Codons

Hey guys! Welcome to this Mometrix video over codons. In our last video we looked at genes and alleles, and before that we looked at DNA and RNA. Well, having that previous information will help to make this new information, over codons, come together.

So, remember DNA provides the instructions on what to make, and RNA (more specifically messenger RNA) attaches to the DNA and translates (or reads the genetic instructions and puts it into action in our bodies).

When we talked about genes, we compared them to a set of written instructions. The whole of our DNA, or genetic code, is like the entire written instruction manual, and a gene is like a sentence or paragraph instructing for a specific part.

Well, a codon can be thought of as a word within that paragraph. The information contained in DNA and RNA is broken up into a series of three nucleotides and these three nucleotides are called codons. A codon codes for an amino acid, and this sequence of codons codes for a protein. So, three of these DNA or RNA base pairs make up an amino acid, and a sequence of codons make up a protein.

Let’s take a closer look at what this looks like.

Remember, DNA and RNA have 4 base pairs that connect to the sugar phosphate backbone. Adenine, Guanine, Thymine (or Uracil for RNA), and Cytosine.

A codon is a portion of DNA or RNA which has the information necessary to identify a single unique amino acid in the sequence of a protein. As you should know the “genetic code” is embodied by the sequence in DNA molecules of four bases, Adenine, Guanine, Thymine, and Cytosine, usually listed only by their first letters: A, T, G, or C. The “code” consists of strings of codons in a continuous line making up a single gene, so for example AAT GAC TTC AAA GTG etc (this is not a real sequence, I just made something up for example). Each codon represents an amino acid and the sequence of codons dictates the order of the amino acids in the linear sequence of the protein.

The role of transfer RNA, or tRNA, molecules is to bring the amino acids to the ribosomes, and interpret the mRNA per codon, or three nucleotides at a time. The reason that tRNAs are able to interpret (or read) codons is, because they contain an anti-codon within their sequence. Which means this: We talked about how messenger RNA or mRNA codes for a certain amino acid, well tRNA has an anti-codon that, likewise, codes for an amino acid, but in the reverse order. That is where it gets its name as the anti-codon in the tRNA sequence.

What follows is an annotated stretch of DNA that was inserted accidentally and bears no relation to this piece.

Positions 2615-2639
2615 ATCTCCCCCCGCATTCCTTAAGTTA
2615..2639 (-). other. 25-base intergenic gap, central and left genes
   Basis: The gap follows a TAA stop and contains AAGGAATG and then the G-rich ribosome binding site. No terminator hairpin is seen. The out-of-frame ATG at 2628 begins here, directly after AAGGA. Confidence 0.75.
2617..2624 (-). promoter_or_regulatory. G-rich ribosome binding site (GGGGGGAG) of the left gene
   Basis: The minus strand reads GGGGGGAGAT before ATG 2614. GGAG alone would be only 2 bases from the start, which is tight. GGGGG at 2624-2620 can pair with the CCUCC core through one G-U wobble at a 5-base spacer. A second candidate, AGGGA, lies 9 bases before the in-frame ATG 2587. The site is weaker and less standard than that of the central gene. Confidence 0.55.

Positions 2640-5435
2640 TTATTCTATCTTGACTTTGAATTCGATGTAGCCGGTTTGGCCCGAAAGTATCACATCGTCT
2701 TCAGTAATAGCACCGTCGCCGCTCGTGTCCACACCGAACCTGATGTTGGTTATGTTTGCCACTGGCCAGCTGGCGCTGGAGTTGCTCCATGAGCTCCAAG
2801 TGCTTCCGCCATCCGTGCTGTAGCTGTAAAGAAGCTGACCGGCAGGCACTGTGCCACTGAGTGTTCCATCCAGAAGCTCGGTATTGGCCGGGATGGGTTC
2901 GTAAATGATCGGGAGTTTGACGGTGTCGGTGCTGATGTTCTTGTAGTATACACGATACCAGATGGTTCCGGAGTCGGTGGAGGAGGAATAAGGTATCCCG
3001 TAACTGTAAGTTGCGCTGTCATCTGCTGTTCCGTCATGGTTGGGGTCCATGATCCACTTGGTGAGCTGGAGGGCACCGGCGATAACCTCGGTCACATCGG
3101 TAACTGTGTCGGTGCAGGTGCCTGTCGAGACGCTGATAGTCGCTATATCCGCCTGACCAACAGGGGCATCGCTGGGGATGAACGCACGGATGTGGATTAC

We compared DNA to a whole instruction manual, a gene to a paragraph or sentence within that instruction manual, and then we compared a codon to a word within that sentence. Well, the whole DNA sequence is made up of three-letter words (which are our codons). And, since codons have three letters (or nucleotides), there are three different ways that the genetic code can be read. This is what we call reading frames: the three different ways the code can be read.

Let’s take a look at an example. Let’s say that you have the gene GCAACGTGC. If you began to read this from the first frame, then your codons would be GCA, ACG, and TGC. However, if your were to start to read the sequence from the second frame then the codons would be CAA, and CGT. And if you started from the third frame, then the codons are AAC, and GTC. It’s important to notice that, since the codons are made up of three nucleotides each there are three complete codons when you start reading in the first frame, but there are only two complete codons when you start in the second, and third reading frames.

Since there are three different reading frames, this means that a DNA sequence could be interpreted three different ways; and each frame would then code for a different amino acid. But of the three ways that the sequence could be read, only one way actually codes for a usable protein. The other ways will not code for a usable protein.

But there is good news. When our DNA is being translated, there is actually a built-in order to how this should be done. The beginning frame which the sequence should be translated is signaled by a start codon, which is typically the very first AUG codon within the mRNA sequence.

A start codon always signifies when translation should begin, along with other initiating factors. Just like the process of translation needs to know where to start, it also needs to know when to stop, and this signifier is called a stop codon.

I hope that this video over codons was helpful for you. Be sure to check out the next video in our series over Mendelian genetics.

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by Mometrix Test Preparation | This Page Last Updated: June 28, 2022